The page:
Living on a boat is interesting. Drew and I usually find ourselves to be one of few couples, or groups, in our age bracket that have chosen to spend this time in our lives sailing. Most people whose waves you cross out here are closer to our parents age and this has been their dream for as long as they can remember…often times longer than Drew or myself have been alive. We constantly try to remove our feet from our mouths, having to say “oh…we didn’t mean it that way” when we refer to the older age bracket of most of our fellow travelers. There is never an ounce of disrespect in our words. Just blatant fact. It’s okay mom and dad…god willing, Drew and I will be listening to our kids do the same thing one day.
However, believe me…there may be a few more years notched on their belts but whatever the age, be it 40, 50, 60, or even 70…EVERYONE OUT HERE IS YOUNG AT HEART.
Truth is…whether you’ve had this dream for thirty years, or ten, there is a connection you find amongst yourselves, no matter the age difference, unlike that of anything I have ever experienced. The more I learn about sailing the more I’ll be able to participate in conversations but for now, I mostly sit back and listen to Drew and our newest companions (usually males) talk about types of engines, outboard motors, dinghys, satellites, weather patterns. All the while laughing to myself as they each try to hide behind their polarized sunglass lenses when the occasional female walks by on the dock or glides by in in a boat. And even though I might not understand it all just yet, my heart is happy because there is never a time that Drew’s face lights up more than it does when he is talking about his pride and joy, Dosia
We often get the questions that you would normally expect people to ask us–how are you able to do this at such a young age…how can you afford it…what do your parents think about you being all the way out here…(the inevitable) how did you guys meet (we always have fun telling that one)…what about jobs…are you nervous to go back at the end and basically start all over…
We cant, and won’t lie, that returning back to the states after our journey is over (whenever that shall be) is scary. We pretty much know our life as far as November and even that is not set in stone. After that’s its an open book. Drew does his best to keep us in a position where we will not go home to nothing but you do find yourself faced with the fact that according to the “norm” we should be settling down, focusing on careers, saving money, etc.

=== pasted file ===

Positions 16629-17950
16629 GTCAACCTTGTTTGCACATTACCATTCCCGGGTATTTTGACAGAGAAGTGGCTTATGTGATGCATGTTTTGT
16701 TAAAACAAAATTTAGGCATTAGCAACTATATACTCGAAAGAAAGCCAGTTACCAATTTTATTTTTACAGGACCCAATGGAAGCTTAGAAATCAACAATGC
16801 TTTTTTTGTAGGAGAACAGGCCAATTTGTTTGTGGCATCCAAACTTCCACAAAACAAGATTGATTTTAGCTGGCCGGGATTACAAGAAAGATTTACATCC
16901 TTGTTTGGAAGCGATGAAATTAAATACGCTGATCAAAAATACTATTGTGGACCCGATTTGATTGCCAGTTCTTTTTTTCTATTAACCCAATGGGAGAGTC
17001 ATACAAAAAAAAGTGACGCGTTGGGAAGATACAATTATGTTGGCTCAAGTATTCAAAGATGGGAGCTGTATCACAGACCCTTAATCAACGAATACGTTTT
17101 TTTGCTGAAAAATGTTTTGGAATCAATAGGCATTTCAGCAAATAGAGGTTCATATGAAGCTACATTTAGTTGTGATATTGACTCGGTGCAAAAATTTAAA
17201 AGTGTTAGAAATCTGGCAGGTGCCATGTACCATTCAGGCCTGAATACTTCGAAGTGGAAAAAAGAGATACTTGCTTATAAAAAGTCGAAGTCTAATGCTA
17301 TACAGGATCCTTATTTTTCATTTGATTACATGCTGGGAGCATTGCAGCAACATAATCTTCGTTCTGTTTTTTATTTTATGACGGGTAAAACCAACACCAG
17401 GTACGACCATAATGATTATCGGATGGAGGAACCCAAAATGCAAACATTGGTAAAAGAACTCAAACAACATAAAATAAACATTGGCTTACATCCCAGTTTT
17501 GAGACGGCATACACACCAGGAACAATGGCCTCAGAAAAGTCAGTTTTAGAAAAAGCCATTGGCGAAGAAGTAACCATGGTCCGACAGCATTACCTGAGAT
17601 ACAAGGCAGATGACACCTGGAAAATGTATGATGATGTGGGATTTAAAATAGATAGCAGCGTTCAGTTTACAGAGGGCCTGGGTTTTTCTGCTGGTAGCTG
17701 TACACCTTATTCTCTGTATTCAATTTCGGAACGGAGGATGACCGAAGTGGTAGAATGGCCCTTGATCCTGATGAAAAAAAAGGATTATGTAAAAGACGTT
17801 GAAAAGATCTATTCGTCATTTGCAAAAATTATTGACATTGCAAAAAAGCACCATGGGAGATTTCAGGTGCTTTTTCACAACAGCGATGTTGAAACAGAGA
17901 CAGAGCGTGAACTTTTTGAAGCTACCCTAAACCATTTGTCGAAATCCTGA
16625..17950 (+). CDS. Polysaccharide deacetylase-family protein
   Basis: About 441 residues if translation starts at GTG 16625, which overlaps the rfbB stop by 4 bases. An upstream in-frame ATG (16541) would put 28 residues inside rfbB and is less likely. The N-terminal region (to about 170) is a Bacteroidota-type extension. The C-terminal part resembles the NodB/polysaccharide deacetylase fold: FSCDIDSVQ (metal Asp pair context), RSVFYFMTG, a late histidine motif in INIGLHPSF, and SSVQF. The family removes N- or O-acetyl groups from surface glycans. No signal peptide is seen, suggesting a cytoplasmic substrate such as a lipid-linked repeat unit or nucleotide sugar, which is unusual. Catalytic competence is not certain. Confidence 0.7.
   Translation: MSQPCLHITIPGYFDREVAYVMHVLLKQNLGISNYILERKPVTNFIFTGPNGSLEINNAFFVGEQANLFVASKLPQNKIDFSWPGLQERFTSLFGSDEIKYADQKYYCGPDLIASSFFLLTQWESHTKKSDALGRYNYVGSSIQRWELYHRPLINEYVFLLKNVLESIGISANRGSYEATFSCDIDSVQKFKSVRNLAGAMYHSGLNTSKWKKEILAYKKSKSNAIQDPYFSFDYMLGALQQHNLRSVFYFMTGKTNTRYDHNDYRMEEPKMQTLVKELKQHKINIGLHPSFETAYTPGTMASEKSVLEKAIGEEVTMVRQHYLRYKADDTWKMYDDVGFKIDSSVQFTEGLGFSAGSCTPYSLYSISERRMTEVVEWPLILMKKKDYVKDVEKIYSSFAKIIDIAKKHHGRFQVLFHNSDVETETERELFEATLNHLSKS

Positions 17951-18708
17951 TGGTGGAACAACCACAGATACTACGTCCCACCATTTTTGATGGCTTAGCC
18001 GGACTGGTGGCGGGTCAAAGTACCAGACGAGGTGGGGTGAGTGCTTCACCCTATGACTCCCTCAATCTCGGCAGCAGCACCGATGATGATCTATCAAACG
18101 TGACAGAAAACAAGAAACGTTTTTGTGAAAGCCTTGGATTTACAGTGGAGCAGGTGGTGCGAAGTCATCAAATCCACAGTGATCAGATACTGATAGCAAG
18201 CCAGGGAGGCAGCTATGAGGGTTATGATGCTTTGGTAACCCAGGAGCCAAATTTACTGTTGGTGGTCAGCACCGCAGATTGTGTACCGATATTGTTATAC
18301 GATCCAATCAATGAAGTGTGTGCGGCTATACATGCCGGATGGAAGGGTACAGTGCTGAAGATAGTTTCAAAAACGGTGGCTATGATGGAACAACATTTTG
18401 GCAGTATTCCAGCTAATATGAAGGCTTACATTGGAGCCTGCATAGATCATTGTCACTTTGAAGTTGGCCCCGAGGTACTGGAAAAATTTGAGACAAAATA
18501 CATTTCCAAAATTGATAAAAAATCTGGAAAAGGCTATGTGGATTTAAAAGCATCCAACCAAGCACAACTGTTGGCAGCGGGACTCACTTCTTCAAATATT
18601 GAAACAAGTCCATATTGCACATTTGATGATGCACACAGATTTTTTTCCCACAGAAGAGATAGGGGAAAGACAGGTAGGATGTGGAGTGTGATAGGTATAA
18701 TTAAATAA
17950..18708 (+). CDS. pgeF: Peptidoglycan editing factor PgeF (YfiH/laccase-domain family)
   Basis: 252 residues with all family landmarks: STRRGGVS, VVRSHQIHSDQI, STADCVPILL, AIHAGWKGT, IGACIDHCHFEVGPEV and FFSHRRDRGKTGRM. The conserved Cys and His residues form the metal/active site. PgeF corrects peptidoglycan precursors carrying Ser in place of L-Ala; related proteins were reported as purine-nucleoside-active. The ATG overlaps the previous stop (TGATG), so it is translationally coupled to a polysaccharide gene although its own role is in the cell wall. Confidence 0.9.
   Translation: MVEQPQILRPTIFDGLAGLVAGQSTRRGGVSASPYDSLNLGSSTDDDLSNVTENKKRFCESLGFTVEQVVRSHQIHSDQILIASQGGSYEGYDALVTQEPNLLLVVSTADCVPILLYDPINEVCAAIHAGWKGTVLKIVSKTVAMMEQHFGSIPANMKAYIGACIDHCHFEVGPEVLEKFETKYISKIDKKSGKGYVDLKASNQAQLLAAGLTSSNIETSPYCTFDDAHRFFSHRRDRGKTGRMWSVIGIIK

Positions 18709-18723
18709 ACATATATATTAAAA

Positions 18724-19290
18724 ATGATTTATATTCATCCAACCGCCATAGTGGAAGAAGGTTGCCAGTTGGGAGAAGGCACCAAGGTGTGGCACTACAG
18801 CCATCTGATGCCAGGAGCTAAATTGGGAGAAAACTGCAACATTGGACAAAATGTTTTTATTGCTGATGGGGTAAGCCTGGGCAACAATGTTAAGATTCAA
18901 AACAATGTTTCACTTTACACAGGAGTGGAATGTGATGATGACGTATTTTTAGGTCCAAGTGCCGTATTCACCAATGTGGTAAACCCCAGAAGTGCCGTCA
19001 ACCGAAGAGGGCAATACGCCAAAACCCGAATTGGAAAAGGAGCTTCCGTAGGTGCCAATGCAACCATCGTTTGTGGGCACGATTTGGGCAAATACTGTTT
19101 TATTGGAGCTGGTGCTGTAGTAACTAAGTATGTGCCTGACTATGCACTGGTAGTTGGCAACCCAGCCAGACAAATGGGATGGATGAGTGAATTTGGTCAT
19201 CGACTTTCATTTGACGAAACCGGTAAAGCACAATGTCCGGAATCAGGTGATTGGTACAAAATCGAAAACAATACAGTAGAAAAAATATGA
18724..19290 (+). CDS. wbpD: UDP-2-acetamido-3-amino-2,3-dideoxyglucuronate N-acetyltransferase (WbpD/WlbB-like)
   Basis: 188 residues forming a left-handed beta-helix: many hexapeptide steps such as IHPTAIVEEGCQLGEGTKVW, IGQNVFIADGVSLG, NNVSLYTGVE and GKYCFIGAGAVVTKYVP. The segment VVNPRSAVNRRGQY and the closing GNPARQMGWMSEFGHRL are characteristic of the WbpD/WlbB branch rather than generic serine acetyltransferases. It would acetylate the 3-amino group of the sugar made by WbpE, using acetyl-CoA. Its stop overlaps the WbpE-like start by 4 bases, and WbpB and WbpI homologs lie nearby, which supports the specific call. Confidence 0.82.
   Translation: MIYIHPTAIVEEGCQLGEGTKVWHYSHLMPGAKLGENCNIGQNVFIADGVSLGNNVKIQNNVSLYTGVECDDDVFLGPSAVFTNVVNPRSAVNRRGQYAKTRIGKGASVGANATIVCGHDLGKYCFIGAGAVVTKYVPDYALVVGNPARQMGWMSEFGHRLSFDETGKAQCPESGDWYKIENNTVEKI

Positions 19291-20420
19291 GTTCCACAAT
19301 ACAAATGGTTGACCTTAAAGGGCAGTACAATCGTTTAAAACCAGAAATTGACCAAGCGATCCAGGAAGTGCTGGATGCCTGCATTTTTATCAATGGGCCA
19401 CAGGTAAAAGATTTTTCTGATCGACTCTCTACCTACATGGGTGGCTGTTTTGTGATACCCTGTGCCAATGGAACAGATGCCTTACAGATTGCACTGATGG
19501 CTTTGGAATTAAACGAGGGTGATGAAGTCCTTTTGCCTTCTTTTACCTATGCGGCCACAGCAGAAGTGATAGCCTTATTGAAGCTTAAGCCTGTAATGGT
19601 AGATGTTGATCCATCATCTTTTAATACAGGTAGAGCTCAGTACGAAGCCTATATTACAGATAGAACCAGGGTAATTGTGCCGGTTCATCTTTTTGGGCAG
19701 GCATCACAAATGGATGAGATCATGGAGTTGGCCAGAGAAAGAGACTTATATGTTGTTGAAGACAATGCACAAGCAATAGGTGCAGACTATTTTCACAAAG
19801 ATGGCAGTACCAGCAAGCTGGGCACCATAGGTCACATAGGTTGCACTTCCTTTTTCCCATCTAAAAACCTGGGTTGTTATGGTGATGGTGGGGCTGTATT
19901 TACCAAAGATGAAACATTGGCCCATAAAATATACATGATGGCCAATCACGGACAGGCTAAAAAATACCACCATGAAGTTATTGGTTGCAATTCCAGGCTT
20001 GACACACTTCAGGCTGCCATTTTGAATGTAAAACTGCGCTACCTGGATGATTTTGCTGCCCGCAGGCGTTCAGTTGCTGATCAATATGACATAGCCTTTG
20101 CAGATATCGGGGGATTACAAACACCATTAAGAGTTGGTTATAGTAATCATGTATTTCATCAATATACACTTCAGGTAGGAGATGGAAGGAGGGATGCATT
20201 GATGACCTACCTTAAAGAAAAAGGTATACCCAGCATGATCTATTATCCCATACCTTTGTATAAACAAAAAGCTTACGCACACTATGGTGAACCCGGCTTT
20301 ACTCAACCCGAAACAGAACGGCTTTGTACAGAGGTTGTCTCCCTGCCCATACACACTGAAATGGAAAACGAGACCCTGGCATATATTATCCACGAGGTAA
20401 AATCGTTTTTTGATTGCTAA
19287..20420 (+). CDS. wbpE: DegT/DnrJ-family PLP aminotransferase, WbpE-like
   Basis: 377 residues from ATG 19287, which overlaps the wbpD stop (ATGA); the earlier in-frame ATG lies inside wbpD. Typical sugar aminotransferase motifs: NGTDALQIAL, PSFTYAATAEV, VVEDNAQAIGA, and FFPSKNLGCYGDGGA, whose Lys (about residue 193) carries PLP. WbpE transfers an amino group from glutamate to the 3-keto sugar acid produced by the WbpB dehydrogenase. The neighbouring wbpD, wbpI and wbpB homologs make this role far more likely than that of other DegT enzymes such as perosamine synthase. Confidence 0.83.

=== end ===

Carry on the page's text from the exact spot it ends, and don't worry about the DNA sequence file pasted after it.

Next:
I have not had the pleasure to meet the couple below, Antonia and Peter, just yet, or their one and a half year old son, Silas, who has joined in their journey and is now on their boat with them. Drew met them in the boatyard in Ecuador. They are now getting ready to leave New Zealand and move to Fiji on their boat. And we want to introduce you to them because she is hands down one of the funniest and best blog writers we have ever come across. I wanted to correlate this blog in with one that she wrote and it all has to do with the many questions we face spending these years in our lives on a boat. I have never heard it said better…
“The first time I decided to go sailing, it was 1999, and everyone who knew their way around a computer was busy making their first million, while I savvily decided to drop out on a sailboat in the Caribbean. This earned me a net profit of zero dollars, though it did set my life on a fairly consistent path of seeking more boats on which to drop out, spoiling any long-term career ambitions I may once have had and ensuring that any money I ever made would quickly be squandered on marinized stainless steel and underwater epoxy.
But now I’m thirty-four years old, a real grown-up, a mother. Silas is just learning how to walk. I should be shopping for the best preschool, working my way up the corporate ladder, saving for college and retirement, buying a home and a better car and acquiring a mortgage. Or at least, that’s what the pictures on TV tell me I should be doing.
But one day ten years ago, while sailing through the Bahamas, I leaned backwards over the lifelines and I saw: the pink sky at dawn over a rose-tinted sea. The sun glimmering over the horizon and the moon, watchful in the heavens. I had the sensation of skimming over the surface of a water-washed planet, a human with a place in an intricate cosmos.
That’s what I want to give my son.”
Cheers to that.